Fulmer will do what’s best for Tennessee athletics

By Steve Williams

New UT head coaches and athletic directors always wear an orange tie at their introductory press conference.

So did Phillip Fulmer when he was introduced Friday afternoon as Tennessee’s new AD. But he didn’t have to rush out and buy one.

Phil’s ties to the university actually go back to the late 1960s when he toiled in the trenches as an offensive lineman for the Vols.

Fulmer’s respect for his alma mater also is unquestioned. If you want proof, just go on YouTube and watch his emotional press conference with his wife Vicky at his side, after he was forced to step down as head football coach in 2008.

Vicky this time was visiting her brother in another state when the press conference was hastily scheduled about an hour after John Currie had been suspended from his AD duties.

Two of Fulmer’s daughters and two grandkids were on hand for the announcement. That alone should tell you Phillip is a family man. And UT is a big part of his family. He really never left her.

Many in Tennessee’s great fan base are happy Fulmer, 67, is now the AD and leading the search for a new head football coach. But those fans under the age of 30 probably don’t remember the Vols’ great run through the 1990s and the national championship season of 1998 under Fulmer.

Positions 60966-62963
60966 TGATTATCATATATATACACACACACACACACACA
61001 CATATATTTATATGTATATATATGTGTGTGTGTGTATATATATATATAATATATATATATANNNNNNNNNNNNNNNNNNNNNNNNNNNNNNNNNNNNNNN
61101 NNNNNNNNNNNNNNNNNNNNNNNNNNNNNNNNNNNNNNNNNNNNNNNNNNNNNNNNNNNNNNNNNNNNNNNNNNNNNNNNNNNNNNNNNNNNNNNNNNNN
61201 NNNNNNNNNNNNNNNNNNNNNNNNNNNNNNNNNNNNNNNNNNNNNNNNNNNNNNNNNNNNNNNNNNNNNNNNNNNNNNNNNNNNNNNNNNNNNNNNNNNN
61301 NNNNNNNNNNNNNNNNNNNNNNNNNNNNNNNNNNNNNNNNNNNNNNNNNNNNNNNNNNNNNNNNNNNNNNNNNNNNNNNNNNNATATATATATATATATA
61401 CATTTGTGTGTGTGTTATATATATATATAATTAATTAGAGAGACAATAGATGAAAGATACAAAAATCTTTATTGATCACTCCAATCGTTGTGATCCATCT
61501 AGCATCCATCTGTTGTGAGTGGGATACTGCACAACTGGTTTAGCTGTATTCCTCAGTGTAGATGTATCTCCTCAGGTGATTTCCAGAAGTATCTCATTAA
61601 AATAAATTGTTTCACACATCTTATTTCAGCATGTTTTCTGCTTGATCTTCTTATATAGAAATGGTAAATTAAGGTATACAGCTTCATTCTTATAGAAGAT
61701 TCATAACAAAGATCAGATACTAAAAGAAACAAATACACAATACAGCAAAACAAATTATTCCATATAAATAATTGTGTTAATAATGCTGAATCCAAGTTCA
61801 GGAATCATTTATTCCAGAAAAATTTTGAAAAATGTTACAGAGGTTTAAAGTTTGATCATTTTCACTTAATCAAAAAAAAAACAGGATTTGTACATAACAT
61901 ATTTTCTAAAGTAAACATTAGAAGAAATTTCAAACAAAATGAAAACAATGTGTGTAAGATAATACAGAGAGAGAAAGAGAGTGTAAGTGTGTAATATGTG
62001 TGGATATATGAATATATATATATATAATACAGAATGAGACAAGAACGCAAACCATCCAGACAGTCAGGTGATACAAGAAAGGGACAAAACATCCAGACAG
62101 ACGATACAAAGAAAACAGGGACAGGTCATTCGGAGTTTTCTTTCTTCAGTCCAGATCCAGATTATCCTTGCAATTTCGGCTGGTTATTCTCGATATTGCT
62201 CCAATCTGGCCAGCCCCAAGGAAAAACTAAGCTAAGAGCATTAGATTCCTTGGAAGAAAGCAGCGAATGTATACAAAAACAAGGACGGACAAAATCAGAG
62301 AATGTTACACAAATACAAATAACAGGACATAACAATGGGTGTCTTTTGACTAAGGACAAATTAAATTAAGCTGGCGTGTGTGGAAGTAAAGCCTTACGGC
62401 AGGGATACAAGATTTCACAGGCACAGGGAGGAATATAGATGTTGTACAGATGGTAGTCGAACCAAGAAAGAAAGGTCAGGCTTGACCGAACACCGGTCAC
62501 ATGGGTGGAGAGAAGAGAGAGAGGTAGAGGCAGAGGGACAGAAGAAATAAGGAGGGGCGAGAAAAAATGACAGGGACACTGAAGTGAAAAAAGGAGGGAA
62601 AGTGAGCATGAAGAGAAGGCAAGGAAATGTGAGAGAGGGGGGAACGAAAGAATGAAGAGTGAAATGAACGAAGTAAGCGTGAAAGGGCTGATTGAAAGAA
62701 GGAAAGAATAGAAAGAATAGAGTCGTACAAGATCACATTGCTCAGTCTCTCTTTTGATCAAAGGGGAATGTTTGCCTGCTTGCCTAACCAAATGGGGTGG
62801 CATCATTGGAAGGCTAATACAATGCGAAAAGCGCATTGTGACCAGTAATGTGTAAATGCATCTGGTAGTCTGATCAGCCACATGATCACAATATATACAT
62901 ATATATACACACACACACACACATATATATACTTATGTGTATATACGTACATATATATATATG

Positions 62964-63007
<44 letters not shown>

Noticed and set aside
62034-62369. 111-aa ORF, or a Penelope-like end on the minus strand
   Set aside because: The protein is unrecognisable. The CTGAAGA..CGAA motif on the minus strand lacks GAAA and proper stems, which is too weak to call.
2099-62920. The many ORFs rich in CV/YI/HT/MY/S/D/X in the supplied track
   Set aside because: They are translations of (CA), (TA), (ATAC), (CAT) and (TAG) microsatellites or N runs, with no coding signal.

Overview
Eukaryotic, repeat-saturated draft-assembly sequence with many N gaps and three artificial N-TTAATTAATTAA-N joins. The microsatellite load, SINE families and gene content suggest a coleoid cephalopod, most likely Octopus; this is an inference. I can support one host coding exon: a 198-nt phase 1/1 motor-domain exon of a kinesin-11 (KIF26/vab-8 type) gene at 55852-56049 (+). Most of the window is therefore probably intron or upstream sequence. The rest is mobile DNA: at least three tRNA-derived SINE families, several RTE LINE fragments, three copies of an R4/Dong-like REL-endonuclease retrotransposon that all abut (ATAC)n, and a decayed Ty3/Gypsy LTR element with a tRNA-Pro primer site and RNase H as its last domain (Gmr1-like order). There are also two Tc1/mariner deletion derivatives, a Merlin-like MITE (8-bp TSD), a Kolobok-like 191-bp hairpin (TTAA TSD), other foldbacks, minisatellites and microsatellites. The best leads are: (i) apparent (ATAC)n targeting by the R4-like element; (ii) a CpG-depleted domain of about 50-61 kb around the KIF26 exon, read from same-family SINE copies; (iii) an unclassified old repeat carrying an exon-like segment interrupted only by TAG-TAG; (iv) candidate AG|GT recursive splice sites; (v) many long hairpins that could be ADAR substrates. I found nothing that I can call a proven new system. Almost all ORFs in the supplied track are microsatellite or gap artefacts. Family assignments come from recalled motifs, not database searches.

And kids out there, say 15 and under, only know of the trying times the Tennessee football program has been going through.

Younger fans will soon see the personality Fulmer has and the qualities he possesses as a leader. Even Catholic High’s Cade Mays, the nation’s No. 2 rated offensive lineman who recently decommitted from UT, may get a call from the old offensive line coach.

At this time of the year, Fulmer probably would make a great Santa Claus. He has the physical qualities (no offense Phil), but more importantly, a butter melting charm that would make scared and crying 3-year olds relax enough to sit on his knee and tell him what they want for Christmas, and then probably kiss him good-bye.

Fulmer, a candidate for the AD post when Currie was hired last spring, won over UT Chancellor Beverly Davenport over the last nine months. She became impressed with his experience in major college athletics and really appreciated how respectful he was to her.

After a week of errors and strikeouts in the coaching search under Currie, Davenport felt it was time for new leadership and hit a home run when she brought Fulmer off the bench and up to the plate.

Fulmer, who was named special adviser to UT president Joe DiPetro for community, athletics and university relations in June, said he will try to find the right guy – and not necessarily a Tennessee guy – for the UT football job.

But there’s no question he will reach out to former Volunteers who are qualified, with current Duke Coach David Cutcliffe and Southern Cal offensive coordinator Tee Martin at the top of that list. Another former UT quarterback and longtime OC, Randy Sanders, may even be a candidate. Peyton Manning could be too, if he wanted.

In Currie’s coaching search, there was speculation and conflicting reports that super booster Jimmy Haslam may have been behind Currie offering Greg Schiano the UT job, which resulted in an unprecedented protest from Tennessee’s passionate fan base and Currie taking back the offer.

The Haslam family has been very generous and good to UT and the local community for years, and hopefully will continue to be.

But I can’t imagine Fulmer ever being a puppet in his new role. He may respectfully listen to suggestions from prominent boosters and common fans as well, but he will do what he feels is best for the university and its athletics program.

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